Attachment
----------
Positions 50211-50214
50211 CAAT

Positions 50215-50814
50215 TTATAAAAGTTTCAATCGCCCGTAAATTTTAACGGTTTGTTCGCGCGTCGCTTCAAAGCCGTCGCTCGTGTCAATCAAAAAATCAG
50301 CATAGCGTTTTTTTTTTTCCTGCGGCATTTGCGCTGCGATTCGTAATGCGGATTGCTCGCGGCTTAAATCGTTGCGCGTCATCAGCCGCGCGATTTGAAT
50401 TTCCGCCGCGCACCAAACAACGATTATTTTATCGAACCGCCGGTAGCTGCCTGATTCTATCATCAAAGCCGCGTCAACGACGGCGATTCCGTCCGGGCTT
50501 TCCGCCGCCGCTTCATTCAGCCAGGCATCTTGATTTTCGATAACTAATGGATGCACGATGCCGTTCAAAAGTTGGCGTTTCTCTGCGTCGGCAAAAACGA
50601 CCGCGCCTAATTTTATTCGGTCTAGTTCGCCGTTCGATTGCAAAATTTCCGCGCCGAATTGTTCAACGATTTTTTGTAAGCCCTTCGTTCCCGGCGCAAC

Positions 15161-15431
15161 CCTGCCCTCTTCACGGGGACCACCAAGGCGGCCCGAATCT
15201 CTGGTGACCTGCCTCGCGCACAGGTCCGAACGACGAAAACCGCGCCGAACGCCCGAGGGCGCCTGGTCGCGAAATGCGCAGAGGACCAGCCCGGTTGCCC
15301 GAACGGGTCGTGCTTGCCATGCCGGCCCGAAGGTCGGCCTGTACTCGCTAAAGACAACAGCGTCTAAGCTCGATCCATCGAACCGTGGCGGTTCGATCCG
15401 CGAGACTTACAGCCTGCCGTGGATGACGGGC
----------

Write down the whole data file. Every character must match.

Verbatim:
Positions 50211-50214
50211 CAAT

Positions 50215-50814
50215 TTATAAAAGTTTCAATCGCCCGTAAATTTTAACGGTTTGTTCGCGCGTCGCTTCAAAGCCGTCGCTCGTGTCAATCAAAAAATCAG
50301 CATAGCGTTTTTTTTTTTCCTGCGGCATTTGCGCTGCGATTCGTAATGCGGATTGCTCGCGGCTTAAATCGTTGCGCGTCATCAGCCGCGCGATTTGAAT
50401 TTCCGCCGCGCACCAAACAACGATTATTTTATCGAACCGCCGGTAGCTGCCTGATTCTATCATCAAAGCCGCGTCAACGACGGCGATTCCGTCCGGGCTT
50501 TCCGCCGCCGCTTCATTCAGCCAGGCATCTTGATTTTCGATAACTAATGGATGCACGATGCCGTTCAAAAGTTGGCGTTTCTCTGCGTCGGCAAAAACGA
50601 CCGCGCCTAATTTTATTCGGTCTAGTTCGCCGTTCGATTGCAAAATTTCCGCGCCGAATTGTTCAACGATTTTTTGTAAGCCCTTCGTTCCCGGCGCAAC

Positions 15161-15431
15161 CCTGCCCTCTTCACGGGGACCACCAAGGCGGCCCGAATCT
15201 CTGGTGACCTGCCTCGCGCACAGGTCCGAACGACGAAAACCGCGCCGAACGCCCGAGGGCGCCTGGTCGCGAAATGCGCAGAGGACCAGCCCGGTTGCCC
15301 GAACGGGTCGTGCTTGCCATGCCGGCCCGAAGGTCGGCCTGTACTCGCTAAAGACAACAGCGTCTAAGCTCGATCCATCGAACCGTGGCGGTTCGATCCG
15401 CGAGACTTACAGCCTGCCGTGGATGACGGGC